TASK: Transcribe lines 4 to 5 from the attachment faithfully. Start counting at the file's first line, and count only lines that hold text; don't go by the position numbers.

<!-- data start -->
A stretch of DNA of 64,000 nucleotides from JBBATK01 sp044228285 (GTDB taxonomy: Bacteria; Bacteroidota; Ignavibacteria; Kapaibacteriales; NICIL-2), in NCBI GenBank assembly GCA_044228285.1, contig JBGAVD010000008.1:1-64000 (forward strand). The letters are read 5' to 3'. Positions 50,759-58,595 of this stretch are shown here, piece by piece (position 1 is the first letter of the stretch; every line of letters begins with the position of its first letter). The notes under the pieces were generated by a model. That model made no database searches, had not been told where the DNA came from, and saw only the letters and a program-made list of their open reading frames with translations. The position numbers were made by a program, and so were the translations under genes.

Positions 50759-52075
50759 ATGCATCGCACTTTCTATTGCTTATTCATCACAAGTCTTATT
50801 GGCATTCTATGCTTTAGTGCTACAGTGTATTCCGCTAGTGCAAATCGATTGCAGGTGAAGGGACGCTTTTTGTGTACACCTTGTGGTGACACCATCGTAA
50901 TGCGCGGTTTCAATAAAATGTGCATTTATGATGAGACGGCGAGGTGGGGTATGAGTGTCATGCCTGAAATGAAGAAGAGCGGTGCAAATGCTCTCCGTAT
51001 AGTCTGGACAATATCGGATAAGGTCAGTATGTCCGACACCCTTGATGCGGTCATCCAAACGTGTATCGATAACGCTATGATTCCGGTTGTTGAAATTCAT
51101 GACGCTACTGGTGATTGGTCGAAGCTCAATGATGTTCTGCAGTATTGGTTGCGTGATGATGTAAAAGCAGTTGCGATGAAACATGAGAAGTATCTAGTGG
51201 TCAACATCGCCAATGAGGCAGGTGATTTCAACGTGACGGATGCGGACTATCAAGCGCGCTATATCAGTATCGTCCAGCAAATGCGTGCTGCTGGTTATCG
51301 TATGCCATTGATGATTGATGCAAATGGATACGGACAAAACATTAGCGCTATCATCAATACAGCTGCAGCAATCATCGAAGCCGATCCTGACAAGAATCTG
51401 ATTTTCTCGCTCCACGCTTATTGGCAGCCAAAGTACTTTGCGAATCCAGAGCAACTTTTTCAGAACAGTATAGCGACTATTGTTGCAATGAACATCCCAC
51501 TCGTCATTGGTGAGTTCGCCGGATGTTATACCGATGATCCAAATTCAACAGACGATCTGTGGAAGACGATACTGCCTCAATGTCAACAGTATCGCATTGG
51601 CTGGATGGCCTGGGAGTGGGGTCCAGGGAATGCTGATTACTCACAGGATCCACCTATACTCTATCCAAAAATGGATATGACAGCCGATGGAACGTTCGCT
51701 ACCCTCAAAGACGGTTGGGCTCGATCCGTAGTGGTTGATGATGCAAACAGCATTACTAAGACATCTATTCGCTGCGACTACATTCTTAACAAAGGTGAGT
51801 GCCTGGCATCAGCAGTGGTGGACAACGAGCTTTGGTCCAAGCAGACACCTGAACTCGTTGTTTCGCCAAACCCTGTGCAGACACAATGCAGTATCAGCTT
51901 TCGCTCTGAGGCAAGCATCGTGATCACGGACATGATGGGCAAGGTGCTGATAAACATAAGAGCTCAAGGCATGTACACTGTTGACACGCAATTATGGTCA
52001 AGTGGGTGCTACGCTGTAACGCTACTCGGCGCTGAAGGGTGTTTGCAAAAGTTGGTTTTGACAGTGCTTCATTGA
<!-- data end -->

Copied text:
50801 GGCATTCTATGCTTTAGTGCTACAGTGTATTCCGCTAGTGCAAATCGATTGCAGGTGAAGGGACGCTTTTTGTGTACACCTTGTGGTGACACCATCGTAA
50901 TGCGCGGTTTCAATAAAATGTGCATTTATGATGAGACGGCGAGGTGGGGTATGAGTGTCATGCCTGAAATGAAGAAGAGCGGTGCAAATGCTCTCCGTAT